1843 words - 7 pages Influenza, Avian Influenza, and the Impacts of Past and Looming Pandemics Avian influenza is a disease that has been wreaking havoc on human populations since the 16th century. With the recent outbreak in 1997 of a new H5N1 avian flu subtype, the world has begun preparing for a pandemic by looking upon its past affects. In the 20th Century, the world witnessed three pandemics in the years of 1918, 1957, and 1968. In 1918 no vaccine

The Origins of the Spanish Flu of 1918

2574 words - 10 pages and Its Times. Ed. Neil Schlager and Josh Lauer. Vol. 2. Detroit: Gale, 2001. U.S. History in Context. Web. 12 Mar. 2014. "Lessons Learned from the 1918–1919 Influenza Pandemic in Minneapolis and St. Paul, Minnesota.” Ott, miles. Association of Schools of Public Health, 2007. Taubenberger JK, Morens DM. 1918 influenza: the mother of all pandemics. Emerg Infect Dis. 2006 Jan. “The Influenza Pandemic of 1918.” Billings, Molly

The Failure of the German Spring Offensive of 1918

2988 words - 12 pages AbstractAfter a continual stalemate in 1916 and 1917 on the Western Front, Germany attempted to break through the deadlock and deliver the fatal blow to the Allies. Why did the Hundred Days Offensive successfully break through the German defenses? The reasons lie in the planning process and the operation process of the German Spring Offensive. Why did the German Spring Offensive of 1918 fail? This question would present the background to the

Henry Ford and the Senatorial Race of 1918

690 words - 3 pages In the early twentieth century a prominent Michigan business man fathered the American automobile industry. This innovative engineer and machinist would revolutionize the world’s manufacturing techniques with the advent of the “moving assembly line” technique for mass production. Henry Ford’s innovations would forever change transportation and American industry. With his acquired wealth and power, Ford turned his head towards politics. In 1918

National Influenza Immunization Program - The Swine Flu of 1976

4026 words - 16 pages the cell as fresh viruses, budding off the plasma membrane of the cell. While Scientists still do not know a great deal about the communicability of influenza, they do know that it can be spread by human-to-human contact, and has some airborne stability. (Silverstein: 59) Specifically, the characteristics of the influenza at Fort Dix was extremely discouraging. First of all, it was very similar to the 1918 swine influenza A pandemic, which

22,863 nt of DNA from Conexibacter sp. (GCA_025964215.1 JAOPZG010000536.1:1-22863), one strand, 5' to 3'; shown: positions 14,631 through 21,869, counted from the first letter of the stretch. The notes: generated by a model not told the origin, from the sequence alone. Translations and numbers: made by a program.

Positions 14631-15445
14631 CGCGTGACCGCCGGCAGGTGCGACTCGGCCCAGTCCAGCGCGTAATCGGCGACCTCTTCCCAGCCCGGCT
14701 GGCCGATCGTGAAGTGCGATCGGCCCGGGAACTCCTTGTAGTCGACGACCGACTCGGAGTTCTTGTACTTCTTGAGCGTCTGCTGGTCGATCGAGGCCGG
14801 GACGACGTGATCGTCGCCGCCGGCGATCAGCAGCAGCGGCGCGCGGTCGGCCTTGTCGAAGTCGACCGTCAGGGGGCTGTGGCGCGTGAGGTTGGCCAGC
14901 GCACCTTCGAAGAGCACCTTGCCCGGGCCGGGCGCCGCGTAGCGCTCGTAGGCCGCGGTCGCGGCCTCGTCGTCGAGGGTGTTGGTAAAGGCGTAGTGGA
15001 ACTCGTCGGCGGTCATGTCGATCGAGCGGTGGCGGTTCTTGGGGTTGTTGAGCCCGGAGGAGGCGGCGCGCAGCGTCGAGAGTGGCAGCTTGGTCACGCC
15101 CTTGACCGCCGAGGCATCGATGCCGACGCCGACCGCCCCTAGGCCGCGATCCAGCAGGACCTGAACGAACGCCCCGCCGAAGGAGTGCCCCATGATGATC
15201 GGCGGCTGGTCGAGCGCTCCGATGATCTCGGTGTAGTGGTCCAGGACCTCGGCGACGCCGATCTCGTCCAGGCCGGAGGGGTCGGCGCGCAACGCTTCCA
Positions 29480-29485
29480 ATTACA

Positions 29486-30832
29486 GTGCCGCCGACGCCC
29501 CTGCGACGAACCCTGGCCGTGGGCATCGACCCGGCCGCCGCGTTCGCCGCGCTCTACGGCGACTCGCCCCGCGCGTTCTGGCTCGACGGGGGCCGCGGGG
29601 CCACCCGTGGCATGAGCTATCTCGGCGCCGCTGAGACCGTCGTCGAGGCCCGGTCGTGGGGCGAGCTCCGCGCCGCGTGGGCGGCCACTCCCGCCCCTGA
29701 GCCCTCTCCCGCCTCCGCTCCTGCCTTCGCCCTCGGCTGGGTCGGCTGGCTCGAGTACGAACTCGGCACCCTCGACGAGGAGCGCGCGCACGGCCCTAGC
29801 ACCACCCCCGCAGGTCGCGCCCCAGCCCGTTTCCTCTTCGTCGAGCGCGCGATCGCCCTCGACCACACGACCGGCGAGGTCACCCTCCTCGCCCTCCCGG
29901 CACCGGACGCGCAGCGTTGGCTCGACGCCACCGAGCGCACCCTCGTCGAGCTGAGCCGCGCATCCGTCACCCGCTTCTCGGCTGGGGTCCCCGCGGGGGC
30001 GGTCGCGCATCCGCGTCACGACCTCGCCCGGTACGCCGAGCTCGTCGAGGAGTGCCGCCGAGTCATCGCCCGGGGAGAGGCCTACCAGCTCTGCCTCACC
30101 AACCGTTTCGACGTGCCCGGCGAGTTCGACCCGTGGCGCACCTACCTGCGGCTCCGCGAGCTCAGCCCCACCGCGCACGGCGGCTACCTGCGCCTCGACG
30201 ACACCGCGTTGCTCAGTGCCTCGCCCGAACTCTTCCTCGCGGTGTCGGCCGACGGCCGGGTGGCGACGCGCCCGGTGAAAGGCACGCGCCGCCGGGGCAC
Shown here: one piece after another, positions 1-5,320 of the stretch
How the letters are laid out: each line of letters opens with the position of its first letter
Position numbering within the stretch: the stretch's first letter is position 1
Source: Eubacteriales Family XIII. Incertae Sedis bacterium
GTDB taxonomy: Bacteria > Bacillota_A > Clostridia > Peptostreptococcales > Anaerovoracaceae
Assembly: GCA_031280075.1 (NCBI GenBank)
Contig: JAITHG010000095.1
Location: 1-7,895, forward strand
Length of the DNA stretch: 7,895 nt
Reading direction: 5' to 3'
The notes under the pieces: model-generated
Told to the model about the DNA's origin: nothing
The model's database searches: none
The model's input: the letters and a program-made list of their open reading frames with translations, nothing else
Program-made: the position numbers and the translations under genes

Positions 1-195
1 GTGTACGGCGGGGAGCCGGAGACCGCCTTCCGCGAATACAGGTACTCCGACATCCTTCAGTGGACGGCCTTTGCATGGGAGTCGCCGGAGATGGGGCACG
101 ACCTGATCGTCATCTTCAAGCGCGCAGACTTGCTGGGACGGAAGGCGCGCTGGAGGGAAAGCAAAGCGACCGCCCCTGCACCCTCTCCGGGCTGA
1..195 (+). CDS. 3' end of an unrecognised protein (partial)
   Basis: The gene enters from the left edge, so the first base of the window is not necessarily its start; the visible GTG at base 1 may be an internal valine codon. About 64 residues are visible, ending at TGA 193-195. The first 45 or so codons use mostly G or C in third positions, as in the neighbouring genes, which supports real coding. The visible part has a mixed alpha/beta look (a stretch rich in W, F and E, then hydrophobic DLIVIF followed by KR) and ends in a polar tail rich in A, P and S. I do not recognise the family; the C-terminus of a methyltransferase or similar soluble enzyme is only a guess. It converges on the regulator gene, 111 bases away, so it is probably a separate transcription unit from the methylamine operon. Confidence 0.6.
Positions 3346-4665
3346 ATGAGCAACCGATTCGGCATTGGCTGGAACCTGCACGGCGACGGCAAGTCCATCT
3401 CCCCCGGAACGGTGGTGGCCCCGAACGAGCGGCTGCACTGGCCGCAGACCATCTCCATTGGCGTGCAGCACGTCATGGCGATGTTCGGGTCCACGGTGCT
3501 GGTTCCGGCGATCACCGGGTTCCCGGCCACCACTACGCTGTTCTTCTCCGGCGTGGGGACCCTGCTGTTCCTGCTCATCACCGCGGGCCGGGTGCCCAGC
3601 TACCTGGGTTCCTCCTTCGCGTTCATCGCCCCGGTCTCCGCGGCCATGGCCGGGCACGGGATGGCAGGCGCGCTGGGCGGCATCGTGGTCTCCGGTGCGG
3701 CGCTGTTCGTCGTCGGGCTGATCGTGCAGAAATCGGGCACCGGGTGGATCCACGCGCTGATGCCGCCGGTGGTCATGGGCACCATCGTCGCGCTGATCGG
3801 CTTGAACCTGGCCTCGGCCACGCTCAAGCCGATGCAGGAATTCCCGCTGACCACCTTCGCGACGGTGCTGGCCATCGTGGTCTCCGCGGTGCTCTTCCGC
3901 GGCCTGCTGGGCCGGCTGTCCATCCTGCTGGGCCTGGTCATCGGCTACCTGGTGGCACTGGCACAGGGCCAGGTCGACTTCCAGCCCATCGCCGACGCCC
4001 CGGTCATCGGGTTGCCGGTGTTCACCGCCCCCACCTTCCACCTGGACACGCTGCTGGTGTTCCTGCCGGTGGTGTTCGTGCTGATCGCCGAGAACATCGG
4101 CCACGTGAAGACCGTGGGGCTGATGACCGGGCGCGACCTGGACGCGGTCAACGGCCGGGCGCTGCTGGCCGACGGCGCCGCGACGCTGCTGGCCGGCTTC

"Assess the impact of Nazism on the Army in the years 1918 - 1945."

1587 words - 6 pages Throughout the period 1918 to 1945, the Army was impacted both positively and negatively through the implementation of Nazism. Between the end of the First World War and the implications placed upon Germany under the signing of the Treaty of Versailles, the Army undertook significant restructure. Throughout both the National Socialist German Labour Party, known as the Nazi Party, and leader Adolf Hitler's rise to power, Hitler deliberately

Can the phrase "Incomplete revolution" be usefully applied to the events of November 1918 in Germany?

2049 words - 8 pages The German Revolution - Incomplete?November and December 1918 in Germany was a time of political turmoil as the masses took to the streets during the chaotic break up of war. Germany went from being a dictatorial Kaiser-Reich to a painfully democratic country in three months. However, it has been said that Germany had an incomplete revolution in 1918 as although there were political changes, economic and social factors were mostly left alone

Similar Essays

The Influenza Pandemic Of 1918 Essay

1078 words - 4 pages The influenza pandemic of 1918 had not only altered the lives of thousands, but the habitual lives of family and work as well. The Spanish Influenza collected more lives than all of the casualties of war in the twentieth century combined. After the disease had swept through the nation, towns that once began their days in lazy, comfortable manners had begun to struggle to get through a single day. What started as a mild neglect of a typical fever

Influenza Epidemic Of 1918 Essay

1497 words - 6 pages global disaster was nicknamed the “Spanish Flu,” or “La Grippe.” The nickname of the Spanish Flu came from one of the earliest countries to be hit hard by influenza; eight million people in Spain were killed in the May of 1918. There were also other nicknames for the epidemic. The French called it “purulent bronchitis,” the Italians named it “sandfly fever,” and the Germans labeled it “Blitz Katarrh.” The Influenza Epidemic of 1918, a virus that

The 1918 Influenza Pandemic Essay

2504 words - 10 pages The 1918 Influenza Pandemic The United States entered the War in 1918 and brought influenza to America that medical historian Roy Porter has called “the greatest single demographic shock mankind has ever experienced, the most deadly pestilence since the Black Death.”[1] In the late nineteen thirties, members of the Federal Writer’s Project (FWP) with the Works Progress Administration (WPA), interviewed people who remembered surviving the

The 1918 1919 Influenza Epidemic Essay

3520 words - 14 pages would go down there and play on those boxes; it was like playing on the pyramids.”2 Although business was booming for these professions, it was not because of the war. It was the result of an unexpected killer that swept across the world claiming victims at an unprecedented rate. The 1918-1919 influenza pandemic stretched its lethal tentacles all over the globe, even to the most remote areas of the planet, killing fifty million people or